• Experience how mentoring binds education and industry on a European level
  • Explore state of the art mentoring results in European countries
  • Involve decision makers in order to secure the mentor methodology and the cooperation of industry and education in Europe
  • Receive their own copy of the Supreme mentoring manual and work and promo tools, as well as the European Network for Educational Support Projects Handbook on Mentoring and SIRIUS Policy Brief on Mentoring.

Thomas Huddleston (Migration Policy Group) will speak during the plenary session on “The added value of European cooperation in mentoring, to serve migrant youth“, after a number of other speakers who will have dealt with:

  • The added value of mentoring for youth (mr. Guydolph Dijkstra, mentee, mentor and studentmanager of MentorProgramma Friesland)
  • The added value of mentoring for business (mr. Philippe Vanrie, director of European Business and Innovation Network)
  • The added value of mentoring for education and government (mr. Veli Sarikaya, president of Provincial Directorate of National Education, Bursa, Turkey)
  • The added value of mentoring to society, in relation to corporate social responsibility (mr. Paul de Kuijer, liaison officer Shell International – to be confirmed)

Sarah Cooke O’Dowd (Migration Policy Group) and Ibrahim Elmaagac (NPoint) will make SIRIUS and ENESP information on mentoring for migrant youth available during the Roundtable sessions.

Download SUPREME mentoring conference programme

Download Supreme mentoring in Europe – background and partners

Registration and more information:

Participation is free of charge, but registration is required. Please request attendance by sending an email to mentorprogrammafriesland@fcroc.nl with your name, company/organisation/college.

For any further information on the project you can contact Ms. Szilvia Simon and Hendrik Jan Hoekstra Tel: (0031)58 284 2547 www.supreme-mentoring.eu / www.mentorprogrammafriesland.nl

Finland – School Health Promotion Study: Young immigrants need support

There are clear differences in the health and well-being of first-generation young immigrants when compared to young people in the general population or other young people with immigrant backgrounds. First-generation young immigrants find the school work environment poorer than other young people, and they have more difficulties with studies than others. They feel less often other young people that they get support for problems with school or studies.

The School Health Promotion Study, carried out by the National Institute for Health and Welfare (THL), enabled in 2013 for the first time a separate wide-ranging and comprehensive analysis of the health and well-being of young people with immigrant backgrounds in Finland. By first-generation immigrants we mean here young people who were born abroad and whose parents, likewise, were born abroad.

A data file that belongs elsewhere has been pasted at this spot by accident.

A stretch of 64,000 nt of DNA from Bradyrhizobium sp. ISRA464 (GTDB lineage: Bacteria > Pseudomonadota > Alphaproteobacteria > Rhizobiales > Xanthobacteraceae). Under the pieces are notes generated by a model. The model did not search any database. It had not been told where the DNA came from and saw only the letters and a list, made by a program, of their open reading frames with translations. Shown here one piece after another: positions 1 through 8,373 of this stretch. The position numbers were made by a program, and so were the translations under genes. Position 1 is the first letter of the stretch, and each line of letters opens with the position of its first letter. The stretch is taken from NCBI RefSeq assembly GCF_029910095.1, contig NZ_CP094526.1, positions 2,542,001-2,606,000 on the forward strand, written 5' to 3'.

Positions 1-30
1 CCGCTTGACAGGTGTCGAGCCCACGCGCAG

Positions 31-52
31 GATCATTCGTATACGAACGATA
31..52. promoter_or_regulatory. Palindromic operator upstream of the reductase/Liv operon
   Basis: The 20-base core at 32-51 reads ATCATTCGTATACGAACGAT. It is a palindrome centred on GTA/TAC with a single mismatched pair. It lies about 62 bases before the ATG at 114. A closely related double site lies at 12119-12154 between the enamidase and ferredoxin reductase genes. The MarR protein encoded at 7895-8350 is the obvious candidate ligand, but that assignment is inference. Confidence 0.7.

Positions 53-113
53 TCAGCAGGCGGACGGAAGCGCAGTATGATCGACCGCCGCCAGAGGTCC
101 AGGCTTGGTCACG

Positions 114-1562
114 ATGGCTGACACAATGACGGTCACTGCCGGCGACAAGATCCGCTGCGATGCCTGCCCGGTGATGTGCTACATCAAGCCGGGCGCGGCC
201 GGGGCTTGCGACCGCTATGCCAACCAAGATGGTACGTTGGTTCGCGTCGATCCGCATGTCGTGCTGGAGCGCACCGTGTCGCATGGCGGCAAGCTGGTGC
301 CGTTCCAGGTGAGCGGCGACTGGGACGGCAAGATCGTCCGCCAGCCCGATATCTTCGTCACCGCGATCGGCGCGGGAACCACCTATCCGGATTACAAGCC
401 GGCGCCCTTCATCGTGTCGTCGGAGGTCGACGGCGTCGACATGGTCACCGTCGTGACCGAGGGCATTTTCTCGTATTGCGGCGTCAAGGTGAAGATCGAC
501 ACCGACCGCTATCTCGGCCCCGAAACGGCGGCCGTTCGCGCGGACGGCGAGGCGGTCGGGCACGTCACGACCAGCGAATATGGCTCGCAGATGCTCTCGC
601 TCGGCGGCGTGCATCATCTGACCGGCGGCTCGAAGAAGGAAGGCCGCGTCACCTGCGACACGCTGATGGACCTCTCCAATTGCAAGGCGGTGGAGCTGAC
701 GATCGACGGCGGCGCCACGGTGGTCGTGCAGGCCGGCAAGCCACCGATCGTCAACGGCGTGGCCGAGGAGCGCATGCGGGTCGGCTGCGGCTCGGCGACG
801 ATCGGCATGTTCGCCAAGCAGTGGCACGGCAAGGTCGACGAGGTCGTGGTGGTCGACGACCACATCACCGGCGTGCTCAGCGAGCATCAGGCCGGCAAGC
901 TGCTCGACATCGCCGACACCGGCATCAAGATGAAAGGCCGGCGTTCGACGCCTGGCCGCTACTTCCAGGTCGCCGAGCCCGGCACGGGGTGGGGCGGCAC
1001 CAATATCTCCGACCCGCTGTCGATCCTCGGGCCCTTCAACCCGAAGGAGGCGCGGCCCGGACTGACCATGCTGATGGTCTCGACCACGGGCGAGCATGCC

First-generation young immigrants perceive more difficulties in accessing pupil welfare services than other young people. “Schools should ensure that young people with immigrant backgrounds and their families know about the different kinds of services and support available in schools and pupil welfare. They should also try to encourage young people with immigrant backgrounds to trust more in the service providers,” says Researcher Anni Matikka.

Young immigrants are a heterogeneous group

Finland report_mental health

Lack of close friends was more common among first-generation young immigrants than among other young people. Falling victim to bullying, physical threats and sexual violence was also more common among first-generation young immigrants compared to other young people. First-generation young immigrants reported poorer health, were tired and had symptoms more often than other young people. Even anxiety and school fatigue were more common among them. They also smoked, drank alcohol and experimented with drugs more commonly than other young people.

The number of people of foreign origin in Finland is four times higher and the number of people whose main language is not Finnish or Swedish is ten times higher than in 1990. Children account for a fifth of all those whose main language is not Finnish or Swedish. So far there as been very little information about the health and well-being of children and young people with immigrant backgrounds. “The report now released shows that young immigrants are a heterogeneous group, and not all young immigrants need help. However, there are young immigrants who are facing several challenges in their health and well-being, and therefore these individuals need special support,” continues Matikka.

The report discusses the 2013 School Health Promotion Study responses by pupils in their 8th and 9th year of comprehensive school. The findings are presented in four categories by the respondent’s and his/her parents’ native country: general population (n=86 065), children in multicultural families (n=5972), second-generation immigrants (n=1641), and first-generation immigrants (n=2784).

Download report in Finnish

YLE UUTISET News article on report in English

Via Finnish National Institute  for Health and Welfare